DiMiceli: On principle. Otherwise, how else does it change? If somebody stands up, says, “This is a bad plan” and rally against it, that can cause some change.

Grimm: I think we saw that with a few governors [who refused stimulus money]. But what benefit did the people in the streets of those states get? They said, “We stood up for our principals,” but the pothole wasn’t fixed. It’s just common sense that, if the money was going to be spent anyway, yes, I’ll fight like heck to get some of it. I’m not just going to stand on my principals. At that point, I would be an idiot.

Kuntzman: Why is this Republican Congress going to rein in spending better than the last time the Republicans were in the majority?

Grimm: Because they’ve heard the people loud and clear. People have specifically said, “Stop spending.”

Kuntzman: The people specifically said that the last time we had a balanced budget, which was in the late 1990s. Are they saying its louder now?

Grimm: I think this election sent a clear message to Republicans and Democrats alike that if you don’t do what we’re asking you to do, we’re going to fire you.

Kuntzman: Now Rep. John Boehner (R-Ohio), who you are presumably going to vote for, will be the Speaker of the House. But he’s been there a long time. Why do you think he’s going to be different this time considering how long he’s been in Washington?

Grimm: Same reason. The country sent us a message.

Kuntzman: Have you spoken to him? What have you gleaned from him — that he’s suddenly going to be a balanced-budget guy?

Grimm: He told me straight to my face that we have to do a better job listening to the people. And we are going to do that. I take the man at his word.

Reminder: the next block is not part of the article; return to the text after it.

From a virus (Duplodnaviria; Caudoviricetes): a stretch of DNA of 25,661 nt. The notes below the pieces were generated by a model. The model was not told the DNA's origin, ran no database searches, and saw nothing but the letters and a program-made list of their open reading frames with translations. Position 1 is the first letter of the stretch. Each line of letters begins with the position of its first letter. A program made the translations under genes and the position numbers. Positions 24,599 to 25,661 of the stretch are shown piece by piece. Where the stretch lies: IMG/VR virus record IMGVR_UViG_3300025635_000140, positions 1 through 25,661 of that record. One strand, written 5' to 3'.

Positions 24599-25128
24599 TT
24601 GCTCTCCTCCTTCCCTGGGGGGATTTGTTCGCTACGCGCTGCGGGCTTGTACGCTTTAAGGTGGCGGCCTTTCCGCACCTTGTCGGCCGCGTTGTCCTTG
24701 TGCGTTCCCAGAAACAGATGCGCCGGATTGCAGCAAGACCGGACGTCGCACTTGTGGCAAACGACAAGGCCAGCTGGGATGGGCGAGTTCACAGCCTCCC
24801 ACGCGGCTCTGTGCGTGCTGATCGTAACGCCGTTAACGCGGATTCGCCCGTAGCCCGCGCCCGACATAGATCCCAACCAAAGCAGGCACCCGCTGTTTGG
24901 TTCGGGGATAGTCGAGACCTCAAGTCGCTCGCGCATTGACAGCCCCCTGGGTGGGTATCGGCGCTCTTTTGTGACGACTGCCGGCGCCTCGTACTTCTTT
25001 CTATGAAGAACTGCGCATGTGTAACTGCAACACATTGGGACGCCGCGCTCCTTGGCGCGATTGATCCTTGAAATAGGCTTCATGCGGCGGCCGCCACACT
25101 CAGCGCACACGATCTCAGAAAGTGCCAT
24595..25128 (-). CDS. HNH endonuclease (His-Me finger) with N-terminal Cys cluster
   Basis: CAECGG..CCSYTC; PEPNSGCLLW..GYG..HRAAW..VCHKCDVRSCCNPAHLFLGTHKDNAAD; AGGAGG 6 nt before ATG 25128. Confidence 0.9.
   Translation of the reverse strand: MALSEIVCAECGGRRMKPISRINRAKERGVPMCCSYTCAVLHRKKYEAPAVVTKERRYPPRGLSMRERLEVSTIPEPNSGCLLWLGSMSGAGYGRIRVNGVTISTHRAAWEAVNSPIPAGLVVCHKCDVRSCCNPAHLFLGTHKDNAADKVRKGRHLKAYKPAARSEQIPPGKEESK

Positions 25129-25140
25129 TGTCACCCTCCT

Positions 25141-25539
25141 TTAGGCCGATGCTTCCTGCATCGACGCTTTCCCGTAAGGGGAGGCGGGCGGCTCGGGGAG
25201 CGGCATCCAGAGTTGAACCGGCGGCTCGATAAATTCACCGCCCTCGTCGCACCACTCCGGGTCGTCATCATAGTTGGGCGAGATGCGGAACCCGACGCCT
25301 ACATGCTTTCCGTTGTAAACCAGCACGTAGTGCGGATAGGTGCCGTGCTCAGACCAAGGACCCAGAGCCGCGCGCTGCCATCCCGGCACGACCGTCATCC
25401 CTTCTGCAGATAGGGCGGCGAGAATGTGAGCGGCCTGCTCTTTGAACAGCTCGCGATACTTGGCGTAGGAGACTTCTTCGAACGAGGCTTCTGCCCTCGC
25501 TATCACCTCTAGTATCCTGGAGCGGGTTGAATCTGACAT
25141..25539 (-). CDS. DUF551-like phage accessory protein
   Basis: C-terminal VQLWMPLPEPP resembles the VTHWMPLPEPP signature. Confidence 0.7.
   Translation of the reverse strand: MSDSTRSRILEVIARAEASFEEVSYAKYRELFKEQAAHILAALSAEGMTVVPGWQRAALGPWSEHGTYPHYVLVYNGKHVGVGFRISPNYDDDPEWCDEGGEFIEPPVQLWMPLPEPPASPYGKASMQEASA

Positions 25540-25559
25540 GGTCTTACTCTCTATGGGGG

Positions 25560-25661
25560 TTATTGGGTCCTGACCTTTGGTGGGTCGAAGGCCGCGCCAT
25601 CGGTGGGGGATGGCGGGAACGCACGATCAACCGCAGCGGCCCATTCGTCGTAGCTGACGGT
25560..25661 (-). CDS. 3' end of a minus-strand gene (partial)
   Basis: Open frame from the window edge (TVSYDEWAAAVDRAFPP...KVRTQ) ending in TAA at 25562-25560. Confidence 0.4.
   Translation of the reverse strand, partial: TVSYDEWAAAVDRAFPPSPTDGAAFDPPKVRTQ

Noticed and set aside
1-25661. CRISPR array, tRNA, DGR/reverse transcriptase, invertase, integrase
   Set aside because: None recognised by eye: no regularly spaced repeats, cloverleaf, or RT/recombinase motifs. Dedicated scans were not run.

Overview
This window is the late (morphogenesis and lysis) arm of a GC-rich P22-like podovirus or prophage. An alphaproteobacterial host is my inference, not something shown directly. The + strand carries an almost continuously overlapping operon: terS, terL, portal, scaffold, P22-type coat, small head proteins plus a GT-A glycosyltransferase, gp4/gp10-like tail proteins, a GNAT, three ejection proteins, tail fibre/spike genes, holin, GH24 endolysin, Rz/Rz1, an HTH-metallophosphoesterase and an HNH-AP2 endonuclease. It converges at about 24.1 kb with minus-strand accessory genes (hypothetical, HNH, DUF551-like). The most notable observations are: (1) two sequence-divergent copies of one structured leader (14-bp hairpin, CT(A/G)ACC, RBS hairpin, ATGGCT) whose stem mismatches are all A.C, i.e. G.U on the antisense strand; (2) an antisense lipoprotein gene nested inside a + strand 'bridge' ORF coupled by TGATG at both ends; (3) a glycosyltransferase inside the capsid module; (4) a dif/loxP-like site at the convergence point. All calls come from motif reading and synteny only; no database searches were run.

Tracy: The early numbers show that Bay Ridge voted for Rep. Mike McMahon, and that you won the election in Staten Island. Are you going to hold that against Bay Ridge?

Grimm: Not at all. I get my haircut there. I eat at Sofia’s restaurant almost all the time. I like Bay Ridge a lot.

Tracy: What are you hoping to accomplish in Bay Ridge? Is there a specific project you want to work on?

Grimm: There’s a couple of community leaders I will be meeting with soon to discuss that. I also plan to be working very closely with state Sen. Marty Golden (R–Bay Ridge). One of the things I think they want to talk about is making the community a better place to live. Bay Ridge is one of the best communities in Brooklyn, but that takes work. Another thing I see is that Bay Ridge has a tremendous Muslim population, and I think helping them integrate more with the non-Muslim Americans is important. That was the message I got from my meeting with some of the leaders of the Muslim community. I’ve also heard that different communities in Bay Ridge have had trouble getting grants. So bringing in a grant writer will be a priority.

Kuntzman: We have a few lightning round questions for you. Where do you stand on abortion?

Grimm: I’m pro-life.

Kuntzman: What does that mean? Are you against capital punishment?

Grimm: No.

Kuntzman: Let’s get back to being pro-life. What does that mean?

Grimm: I’m pro-life, but I have three exceptions: Rape, incest and life of the mother. I also don’t believe in federal funding going to abortion.

Kuntzman: What about the so-called Ground Zero mosque? What do you think about that?